Health News Roundup: African monkeypox cases not concentrated among gay men, experts say; Cigna boosts forecast as lower costs drive profit beat and more

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Following is a summary of current health news briefs.

Amgen bets on ChemoCentryx’s rare disease drug in $3.7 billion deal

Amgen Inc on Thursday agreed to buy ChemoCentryx Inc for $3.7 billion to gain access to a potential blockbuster treatment for inflammatory disorders and beat quarterly revenue estimates on demand for its bone disease drug. The deal, announced before markets opened, will also hand the company control of at least two experimental therapies for immune disorders, a field in the spotlight following AstraZeneca’s 2020 purchase of Alexion Pharmaceuticals for $39 billion.

Obesity drug supply delay not unusual says Novo Nordisk CEO

Novo Nordisk sought to soothe concerns about supplies of its new obesity drug Wegovy on Thursday, saying there was nothing unusual about a slight delay in its availability. Shares in the Danish diabetes and obesity drug maker fell by almost 10% on Wednesday, despite a significant upgrade to its financial outlook, with some analysts attributing the drop in part to lower-than-expected U.S. sales of Wegovy and a delay in when the drug is fully available later this year.

African monkeypox cases not concentrated among gay men, experts say

Monkeypox outbreaks in Africa are not concentrated among gay men, unlike in other parts of the world, experts from the World Health Organization (WHO) and the Africa CDC said on Thursday. Outbreaks of the viral disease have been reported from 78 countries, mostly in Europe, and 98% of cases outside the countries in Africa where it is endemic have been reported in men who have sex with men, the WHO says.

Cigna boosts forecast as lower costs drive profit beat

Cigna Corp on Thursday raised its annual earnings forecast after topping quarterly profit estimates as a slow recovery in non-urgent procedures lowers medical expenses, sending the insurer’s shares up about 5%. Cigna’s robust performance rounded off a strong quarter for health insurers that have seen their fortunes fluctuate through the pandemic, seesawing between higher COVID-related costs and lower expenses owed to deferred elective procedures.

U.S. regulators defend requiring more data on monkeypox drug

As U.S. monkeypox cases rise, U.S. health agencies in a medical journal article published on Wednesday defended their decision to require human trial data to show that SIGA Technologies’ experimental drug TPOXX is safe and effective to treat the virus. U.S. agencies have been under pressure to ease access to the drug, which is being distributed by the U.S. Centers for Disease Control and Prevention (CDC) under a special “compassionate use” access that requires doctors to request it from the agency or their health department and enroll each patient in a study.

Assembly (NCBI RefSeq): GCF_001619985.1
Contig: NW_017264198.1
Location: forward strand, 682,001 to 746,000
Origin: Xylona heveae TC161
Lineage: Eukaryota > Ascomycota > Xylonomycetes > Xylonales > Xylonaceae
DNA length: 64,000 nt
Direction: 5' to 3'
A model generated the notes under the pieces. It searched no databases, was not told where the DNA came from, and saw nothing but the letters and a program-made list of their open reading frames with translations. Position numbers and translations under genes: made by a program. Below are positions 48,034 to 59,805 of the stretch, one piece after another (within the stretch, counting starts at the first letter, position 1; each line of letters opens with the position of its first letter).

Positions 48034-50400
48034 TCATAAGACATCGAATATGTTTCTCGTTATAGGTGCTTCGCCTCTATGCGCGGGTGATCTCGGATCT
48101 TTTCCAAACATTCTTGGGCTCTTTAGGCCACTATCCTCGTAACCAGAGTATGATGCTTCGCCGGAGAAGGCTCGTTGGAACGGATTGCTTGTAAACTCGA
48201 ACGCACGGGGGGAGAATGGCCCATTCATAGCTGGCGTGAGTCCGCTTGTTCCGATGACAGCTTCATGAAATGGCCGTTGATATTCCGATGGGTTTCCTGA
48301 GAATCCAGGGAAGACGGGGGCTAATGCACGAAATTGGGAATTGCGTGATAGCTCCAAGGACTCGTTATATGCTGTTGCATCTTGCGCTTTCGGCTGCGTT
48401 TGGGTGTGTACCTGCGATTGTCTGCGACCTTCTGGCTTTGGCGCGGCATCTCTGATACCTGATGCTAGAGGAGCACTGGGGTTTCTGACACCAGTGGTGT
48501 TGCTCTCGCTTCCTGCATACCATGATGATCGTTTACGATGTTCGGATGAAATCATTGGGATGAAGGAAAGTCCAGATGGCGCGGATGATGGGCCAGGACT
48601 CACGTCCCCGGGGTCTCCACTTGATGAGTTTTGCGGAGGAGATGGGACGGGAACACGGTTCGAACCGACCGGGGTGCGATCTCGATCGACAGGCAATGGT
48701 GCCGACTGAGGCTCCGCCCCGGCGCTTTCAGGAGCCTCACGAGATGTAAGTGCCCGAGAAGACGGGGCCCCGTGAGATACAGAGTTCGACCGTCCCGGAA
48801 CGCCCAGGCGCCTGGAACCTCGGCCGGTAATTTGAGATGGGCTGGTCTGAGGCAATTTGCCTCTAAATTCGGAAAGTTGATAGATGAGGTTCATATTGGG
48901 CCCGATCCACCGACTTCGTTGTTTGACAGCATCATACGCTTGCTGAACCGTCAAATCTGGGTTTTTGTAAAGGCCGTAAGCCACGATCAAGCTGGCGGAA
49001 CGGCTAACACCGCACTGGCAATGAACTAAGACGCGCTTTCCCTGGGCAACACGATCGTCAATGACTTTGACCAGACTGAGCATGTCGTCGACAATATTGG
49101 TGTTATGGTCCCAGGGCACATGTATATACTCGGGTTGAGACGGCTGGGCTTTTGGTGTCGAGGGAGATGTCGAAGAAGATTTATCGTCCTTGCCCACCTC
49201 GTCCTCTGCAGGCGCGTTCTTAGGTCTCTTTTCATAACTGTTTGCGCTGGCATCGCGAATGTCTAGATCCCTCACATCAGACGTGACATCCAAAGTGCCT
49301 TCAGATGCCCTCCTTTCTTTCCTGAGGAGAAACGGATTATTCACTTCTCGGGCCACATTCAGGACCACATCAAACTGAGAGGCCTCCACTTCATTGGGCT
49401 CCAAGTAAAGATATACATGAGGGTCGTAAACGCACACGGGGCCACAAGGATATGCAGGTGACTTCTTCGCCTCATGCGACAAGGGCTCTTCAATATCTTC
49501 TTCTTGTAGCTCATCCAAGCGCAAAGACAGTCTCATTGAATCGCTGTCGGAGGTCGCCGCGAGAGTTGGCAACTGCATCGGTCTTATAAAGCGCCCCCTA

U.S. declares monkeypox outbreak a public health emergency

The United States has declared monkeypox a public health emergency, the health secretary said on Thursday, a move expected to free up additional funding and tools to fight the disease. The U.S. tally topped 6,600 on Wednesday, almost all of the cases among men who have sex with men.

AstraZeneca says Lynparza gets EU nod to treat early-stage breast cancer

AstraZeneca said on Thursday its drug Lynparza, developed with U.S.-based Merck & Co, was approved by the European Union as an adjuvant treatment for patients with a form of a genetically mutated early-stage breast cancer.

Ukraine health crisis worsens as medics work amid shelling – WHO

Ukraine is facing a worsening health emergency as the conflict with Russia rages on, the World Health Organization said, with a combination of burnt-out staff, increased shelling and the approach of winter fuelling the agency’s concerns. There have been 434 attacks on healthcare facilities in the country, out of 615 such attacks reported this year worldwide, according to a WHO tracker.

Eli Lilly cuts annual profit view as lower insulin prices hit Q2 sales

Eli Lilly and Co on Thursday cut its full-year profit forecast for the second time as lower insulin prices and competition for the company’s cancer drug bruised its second-quarter earnings. U.S. drugmakers have been pulled up by lawmakers in recent months over rising costs of insulin. The U.S. House of Representatives in March passed a bill capping monthly out-of-pocket insulin costs for those with health insurance at $35.

South Africa reports first death causally linked to COVID vaccine

South Africa’s health regulator reported on Thursday a causal link between the death of an individual and Johnson & Johnson’s (J&J) COVID-19 vaccine, the first time such a direct link has been made in the country. The person presented with rare neurological disorder Guillain-Barre Syndrome soon after being given J&J’s Janssen vaccine, after which the person was put on a ventilator and later died, senior scientists told a news conference.

(With inputs from agencies.)

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